Now that you have some of your scholarship documents ready, it’s time to begin the search process. Some scholarships are accessible to a wide audience, and some address specific groups.
Where to Look for Scholarships
Once you’ve figured out how much college will cost, you’ll need to figure out how to pay for it. Half the battle is just knowing where to look in the first place. Here’s our shortlist of helpful sites (we’re assuming you already know about Google.)
AH Tip: Consider using a special “scholarship” email account instead of your personal email address. (Just make sure to monitor it!) These sites are very helpful, but will send you a ton of e-mail. If a little account separation helps you stay organized, go for it!
Get Specific About Yourself
Remember to get specific with your search. Some scholarships are for “everyone,” but most use eligibility criteria. Before starting any application, make sure you check whether or not you’re eligible. There are scholarships directed only toward students who live in a particular city, others may be for students who earn a certain GPA or families that earn a certain income. Regardless of the criteria, use it to your advantage!
Here are some key things to think about:
Do you have any special interests or talents?
Do you have a connection with a special group or club?
Do you have a specific career or major in mind?
What identifiers could you use to describe you?
Race, gender, age, ethnicity, sexual orientation, disability, and religion are all great ways to search for scholarships.
AH Tip: Combine your unique traits for specific searches to yield great results. Are you a young woman in Washington state of native people’s descent with an interest in science and engineering, a religious affiliation, and a deep love of cats? Yep, get that specific.
Don’t Get Scammed/Spammed
Scholarships are in, in a sense, “free money.” And that means lots of people are looking for them, and others who sometimes try to take advantage of your honest search.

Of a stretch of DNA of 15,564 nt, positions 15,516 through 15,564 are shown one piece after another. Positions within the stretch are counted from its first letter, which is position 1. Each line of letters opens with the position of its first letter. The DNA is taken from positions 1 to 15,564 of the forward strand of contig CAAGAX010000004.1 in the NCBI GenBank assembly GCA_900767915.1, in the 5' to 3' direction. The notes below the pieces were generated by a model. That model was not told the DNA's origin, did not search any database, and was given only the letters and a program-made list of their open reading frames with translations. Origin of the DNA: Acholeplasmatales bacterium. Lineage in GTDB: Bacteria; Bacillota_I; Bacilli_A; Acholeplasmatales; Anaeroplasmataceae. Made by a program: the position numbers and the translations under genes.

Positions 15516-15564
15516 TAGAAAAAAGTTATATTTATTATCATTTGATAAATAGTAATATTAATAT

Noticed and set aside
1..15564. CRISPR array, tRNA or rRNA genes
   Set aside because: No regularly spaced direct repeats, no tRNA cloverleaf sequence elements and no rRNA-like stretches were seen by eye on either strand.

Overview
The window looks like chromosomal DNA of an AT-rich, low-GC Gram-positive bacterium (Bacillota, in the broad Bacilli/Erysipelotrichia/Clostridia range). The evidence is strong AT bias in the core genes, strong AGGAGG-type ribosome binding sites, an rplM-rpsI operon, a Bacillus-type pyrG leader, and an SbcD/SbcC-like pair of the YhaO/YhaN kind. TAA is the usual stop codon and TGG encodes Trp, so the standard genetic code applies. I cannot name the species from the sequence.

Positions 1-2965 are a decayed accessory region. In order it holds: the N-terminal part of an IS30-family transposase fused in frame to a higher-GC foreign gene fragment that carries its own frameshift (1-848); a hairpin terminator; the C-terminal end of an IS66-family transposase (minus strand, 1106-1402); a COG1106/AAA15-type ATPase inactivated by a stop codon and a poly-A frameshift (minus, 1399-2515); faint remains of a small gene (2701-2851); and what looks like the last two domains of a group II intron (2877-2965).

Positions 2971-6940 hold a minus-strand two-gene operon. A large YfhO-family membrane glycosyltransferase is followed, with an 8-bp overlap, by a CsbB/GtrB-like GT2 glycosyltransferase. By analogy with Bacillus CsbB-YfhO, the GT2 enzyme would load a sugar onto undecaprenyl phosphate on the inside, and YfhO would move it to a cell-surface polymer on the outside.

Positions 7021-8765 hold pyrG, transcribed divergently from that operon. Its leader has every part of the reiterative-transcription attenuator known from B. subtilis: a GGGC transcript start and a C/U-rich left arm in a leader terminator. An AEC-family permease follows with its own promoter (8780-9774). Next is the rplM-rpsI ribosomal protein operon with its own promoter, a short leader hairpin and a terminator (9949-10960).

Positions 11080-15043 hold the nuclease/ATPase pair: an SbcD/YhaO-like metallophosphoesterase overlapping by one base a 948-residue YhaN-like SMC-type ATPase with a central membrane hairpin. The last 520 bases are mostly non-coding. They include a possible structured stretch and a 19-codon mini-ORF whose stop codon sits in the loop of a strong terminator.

Don’t ever pay for a scholarship search site to send you scholarship opportunities, there are plenty freely available information.
Read the fine print to make sure the site won’t spam you with tons of messages daily.
If you are receiving too many messages, unsubscribe from the mailings. If you can’t unsubscribe, you can report it as spam to your email provider.
AH Tip: There are legitimate paid services that help people find scholarships, but most people don’t really need it. With so many free resources out there, you shouldn’t ever need to pull out a credit card.
Set a Really High Goal - Then Achieve it!
Pick a few that you think would be a good fit for you, a mix of big and small award amounts. Some scholarships have annual, semesterly, monthly or even weekly deadlines. Try to set a reasonably high goal for yourself (e.g. over Summer break, apply to 20 different scholarships).
AH Tip: Does 20 sound crazy? Remember that you can probably repurpose some of your essays and information to help the process go a little faster.
Build Your Backwards Calendar
Once you pick your scholarships, pull out your calendar and do some “backwards planning.” Basically, mark down what dates each application is due and plan backwards to give yourself deadlines by which you’ll have everything ready for the due date. In other words, if the application is due on July 15th, you may have a timeline that looks like this:
July 15th - Completed Application Due
July 10th - Finalize essay
July 1st - All recommendation letters turned in
July 1st - Essay draft completed - send request for feedback
June 15th - Send out requests for letters of recommendation
June 1st - Start application and writing essay
June 1st - Request transcripts from Guidance Office
Once done, flip these dates so they’re not backwards and put them in your calendar (or on your fridge or in your phone or wherever you regularly check-in) so that you can stay current on what you need to do.